Once upon a time I went through and underlined every time “word of God” was used in the book of Acts. The phrase occurred quite often in passages about evangelism, which of course is a theme of Acts. At the time I was accumulating evidence that if we wanted to be effective at converting the lost, we needed to use actual Scripture instead of our emotional phrases and cute metaphors. A passage in 2 Timothy inspired me: “And that from Childhood you have known the Holy Scriptures of God, which are able to make you wise for salvation…”
Having been raised in the evangelical church, I didn’t at that time ask an obvious question. When the apostles, Paul, the deacons, and all those famous evangelists spoke “the word of God,” to what did that refer? Did they stand up in front of masses of Greeks and compile quotations from Exodus, Psalms, and Habakkuk to call men to faith in Jesus? Obviously they did not yet have the New Testament written. We do have some examples of the apostles quoting the Old Testament to people while preaching. And there’s the story of Philip, who found the Ethiopian Eunuch reading Isaiah, so he explained how what we know as chapter 53 was a prophecy fulfilled by Jesus, and led him to salvation from there.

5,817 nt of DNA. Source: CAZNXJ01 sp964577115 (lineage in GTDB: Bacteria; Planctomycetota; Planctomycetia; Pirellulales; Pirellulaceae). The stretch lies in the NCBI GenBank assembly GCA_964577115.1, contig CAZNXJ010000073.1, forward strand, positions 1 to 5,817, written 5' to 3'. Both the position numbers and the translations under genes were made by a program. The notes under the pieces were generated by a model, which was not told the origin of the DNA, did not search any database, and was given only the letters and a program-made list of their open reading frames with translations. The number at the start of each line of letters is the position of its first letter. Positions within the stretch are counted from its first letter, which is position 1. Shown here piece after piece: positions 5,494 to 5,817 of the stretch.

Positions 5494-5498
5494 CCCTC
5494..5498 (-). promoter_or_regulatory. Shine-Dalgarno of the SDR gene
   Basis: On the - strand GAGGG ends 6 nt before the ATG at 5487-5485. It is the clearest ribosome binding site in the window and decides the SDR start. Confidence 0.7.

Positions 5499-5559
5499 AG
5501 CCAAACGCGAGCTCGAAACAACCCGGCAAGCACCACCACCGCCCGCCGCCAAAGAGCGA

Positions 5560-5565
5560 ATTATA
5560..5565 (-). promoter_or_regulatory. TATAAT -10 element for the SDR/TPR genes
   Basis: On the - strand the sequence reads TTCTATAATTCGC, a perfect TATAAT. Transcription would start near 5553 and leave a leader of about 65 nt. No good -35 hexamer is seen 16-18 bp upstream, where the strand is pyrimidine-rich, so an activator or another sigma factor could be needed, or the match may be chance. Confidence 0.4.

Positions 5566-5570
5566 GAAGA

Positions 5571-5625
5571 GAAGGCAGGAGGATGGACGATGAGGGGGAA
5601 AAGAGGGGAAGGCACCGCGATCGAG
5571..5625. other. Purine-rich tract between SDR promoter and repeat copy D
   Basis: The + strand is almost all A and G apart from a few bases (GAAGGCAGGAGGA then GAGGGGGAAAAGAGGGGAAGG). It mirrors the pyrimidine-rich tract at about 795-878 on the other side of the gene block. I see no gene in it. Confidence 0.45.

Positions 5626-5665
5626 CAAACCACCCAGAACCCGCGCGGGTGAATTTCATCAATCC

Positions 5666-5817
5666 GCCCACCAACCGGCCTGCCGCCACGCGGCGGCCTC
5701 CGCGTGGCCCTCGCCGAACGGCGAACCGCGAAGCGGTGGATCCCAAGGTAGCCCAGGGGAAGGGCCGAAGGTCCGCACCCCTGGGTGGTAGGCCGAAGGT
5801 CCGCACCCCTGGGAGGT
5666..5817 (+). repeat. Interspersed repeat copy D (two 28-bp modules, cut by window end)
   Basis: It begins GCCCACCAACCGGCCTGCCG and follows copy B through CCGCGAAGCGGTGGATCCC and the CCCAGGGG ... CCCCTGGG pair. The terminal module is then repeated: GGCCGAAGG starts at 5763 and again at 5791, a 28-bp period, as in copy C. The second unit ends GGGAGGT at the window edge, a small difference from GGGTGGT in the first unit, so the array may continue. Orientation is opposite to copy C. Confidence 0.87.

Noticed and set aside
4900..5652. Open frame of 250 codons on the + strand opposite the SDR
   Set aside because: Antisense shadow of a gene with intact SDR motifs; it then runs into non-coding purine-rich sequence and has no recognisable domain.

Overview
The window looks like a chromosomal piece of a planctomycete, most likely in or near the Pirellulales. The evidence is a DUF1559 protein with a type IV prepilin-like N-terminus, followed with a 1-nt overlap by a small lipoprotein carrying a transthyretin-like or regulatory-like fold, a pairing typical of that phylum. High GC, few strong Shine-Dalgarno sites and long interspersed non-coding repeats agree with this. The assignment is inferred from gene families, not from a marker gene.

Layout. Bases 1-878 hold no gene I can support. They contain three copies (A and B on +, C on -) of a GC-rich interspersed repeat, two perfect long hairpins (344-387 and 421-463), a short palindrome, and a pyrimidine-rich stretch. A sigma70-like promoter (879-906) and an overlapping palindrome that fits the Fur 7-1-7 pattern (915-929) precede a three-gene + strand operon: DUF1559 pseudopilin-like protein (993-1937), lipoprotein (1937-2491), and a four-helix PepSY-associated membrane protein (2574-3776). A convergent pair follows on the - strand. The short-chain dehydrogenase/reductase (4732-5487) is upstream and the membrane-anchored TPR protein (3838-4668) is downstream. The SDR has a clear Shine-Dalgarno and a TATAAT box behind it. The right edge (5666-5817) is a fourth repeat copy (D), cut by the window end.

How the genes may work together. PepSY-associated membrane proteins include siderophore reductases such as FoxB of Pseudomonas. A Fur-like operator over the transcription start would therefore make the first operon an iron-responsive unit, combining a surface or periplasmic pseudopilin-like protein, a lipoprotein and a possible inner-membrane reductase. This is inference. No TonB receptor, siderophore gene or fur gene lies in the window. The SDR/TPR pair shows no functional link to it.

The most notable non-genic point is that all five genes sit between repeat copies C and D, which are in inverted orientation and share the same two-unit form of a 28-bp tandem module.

I’m skeptical that “the word of God” could have been referring to the Old Testament. There are words to refer to those writings: Scripture, Prophets, Law, Moses, Isaiah, “as it is written.” But Acts didn’t use those to describe the apostles’ preaching.
Ok, Jesus when He was being tempted quoted to the Devil that man lives by “every word that proceeds from the mouth of God.” Jesus Himself was using Scripture, so we usually interpret this as an exemplary double-punch. I don’t need bread; I need exactly what I’m using now: Scripture. Except, well, what did the original author mean, the one whom Jesus was quoting?
If you go to the Psalms, all over the place you find references to the “word of the LORD.” David says he delights in “Your word.” Does he mean only that he delights in the Law of Moses? Why do we think of something different when we read, “The word of the LORD came to…” the prophets?
When Jesus reaffirmed that man lives by “every word that proceeds from the mouth of God,” was He including the words God would speak during His earthly ministry? Did He mean also those words that He heard from the Father and spoke obediently? What about the New Testament, which we are today taught is God-breathed just like the Old Testament? Are we to live by any other “words from God?” I mean, if the apostles were preaching the “word of God” in Acts, and that didn’t just refer to what had been previously expressed in the Scripture or by Jesus, why don’t we have those preached words recorded? Do we need them? John supposes that if everything Jesus said and did were recorded there wouldn’t be books enough to contain them; why don’t we need all the words that Jesus spoke?
To God be all glory.